Tucker Smith

Providing basic security is one of the legal responsibilities of a property owner. Landlords can actually be held liable for property loss and medical bills, as well as pain, suffering and/or mental anguish resulting from improperly secured keys. Therefore, one of the most important security measures you can take for your rental property is to ensure all extra keys are kept in a secured area to which access is very limited.

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Similarly, changing the locks between tenants is equally important. Prior tenants may have held on to copies of the keys just so they can visit subsequent tenants—when they aren’t home. As part of every post move-out procedure, exterior locks should be rekeyed, or replaced altogether.

If you have multiple units, as a cost-cutting measure, you can keep extra locks in your maintenance inventory and rotate them throughout your property—being very careful to never use a lock in the same unit twice.

To make sure you’re covered, as part of your lease agreement move-in checklist, have new tenants sign a document indicating they are aware the locks have been changed or rekeyed.

While you’re checking over the unit after a move-out, make sure all window locks are in place and functioning.


Whether required by local regulations or not, all windows should have locking devices; particularly those on upper level units.


While this may sound counter-intuitive from a security perspective, in this case you’re trying to keep people in—rather than out. Easily opened upper-level windows constitute a safety hazard for small children.

Sliding doors should also be equipped with either security bars or secondary locking devices. Also, make sure they’re mounted correctly. Improperly mounted sliding doors can be lifted out of their tracks quite easily.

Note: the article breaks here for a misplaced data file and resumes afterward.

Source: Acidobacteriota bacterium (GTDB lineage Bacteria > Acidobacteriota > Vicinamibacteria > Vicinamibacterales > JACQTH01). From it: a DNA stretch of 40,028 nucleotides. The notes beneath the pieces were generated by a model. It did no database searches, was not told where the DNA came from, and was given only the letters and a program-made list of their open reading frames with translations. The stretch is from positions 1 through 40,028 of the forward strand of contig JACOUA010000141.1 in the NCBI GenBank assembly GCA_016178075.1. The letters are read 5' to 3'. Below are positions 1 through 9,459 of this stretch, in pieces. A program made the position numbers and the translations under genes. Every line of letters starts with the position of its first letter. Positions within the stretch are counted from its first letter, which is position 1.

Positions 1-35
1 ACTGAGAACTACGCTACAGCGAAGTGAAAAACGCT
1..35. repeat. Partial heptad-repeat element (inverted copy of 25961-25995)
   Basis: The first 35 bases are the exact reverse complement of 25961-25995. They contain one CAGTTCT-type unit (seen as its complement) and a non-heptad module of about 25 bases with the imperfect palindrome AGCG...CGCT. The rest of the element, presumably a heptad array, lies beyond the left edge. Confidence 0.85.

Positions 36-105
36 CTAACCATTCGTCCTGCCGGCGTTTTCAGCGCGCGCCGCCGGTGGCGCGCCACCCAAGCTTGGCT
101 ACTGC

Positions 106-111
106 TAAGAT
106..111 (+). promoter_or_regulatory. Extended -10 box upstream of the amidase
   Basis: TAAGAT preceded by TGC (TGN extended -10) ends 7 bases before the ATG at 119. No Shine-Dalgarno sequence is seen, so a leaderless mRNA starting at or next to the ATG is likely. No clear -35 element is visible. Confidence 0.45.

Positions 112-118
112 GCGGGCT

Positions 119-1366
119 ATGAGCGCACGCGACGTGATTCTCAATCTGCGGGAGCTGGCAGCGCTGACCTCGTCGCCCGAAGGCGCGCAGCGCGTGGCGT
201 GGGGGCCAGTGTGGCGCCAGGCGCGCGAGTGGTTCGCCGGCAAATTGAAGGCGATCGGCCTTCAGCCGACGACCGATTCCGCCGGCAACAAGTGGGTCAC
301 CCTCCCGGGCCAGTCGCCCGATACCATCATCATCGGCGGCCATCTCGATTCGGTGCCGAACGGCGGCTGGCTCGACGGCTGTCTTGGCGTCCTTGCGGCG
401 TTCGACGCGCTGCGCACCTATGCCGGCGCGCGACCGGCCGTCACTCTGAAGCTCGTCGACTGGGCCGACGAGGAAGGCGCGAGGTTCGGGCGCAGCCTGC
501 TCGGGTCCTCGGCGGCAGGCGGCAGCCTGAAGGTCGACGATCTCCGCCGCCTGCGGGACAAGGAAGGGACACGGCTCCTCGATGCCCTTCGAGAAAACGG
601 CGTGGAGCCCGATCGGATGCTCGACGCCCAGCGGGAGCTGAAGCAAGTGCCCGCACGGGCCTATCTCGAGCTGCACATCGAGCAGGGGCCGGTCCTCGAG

All exterior doors should be solid core and secured with at least a one-inch throw (or better) deadbolt. These doors should also have peepholes and a secondary lock. Lobby and/or building access doors should also have locks and be equipped with either a buzzer entry or a video system.

Beyond these basic measures, security cameras, fences and gating also provide added security for your tenants. Adequate lighting should always be maintained in walkways, garages, basements, laundry rooms and other potentially secluded areas so tenants can see into them before entering.

Keeping tenants informed about the importance of security and doing everything you can to ensure they do nothing to defeat the building’s security features is another key safety measure. It’s important to make sure tenants understand how safety systems work and make sure they function properly.

You can install a state of the art security system, but if a tenant blocks a door open with a trash can while they run to the store, or permits a stranger entry, it’s useless. Yes, providing security measures is a key responsibility of the property owner, but the responsibility for using them properly falls to the tenants.

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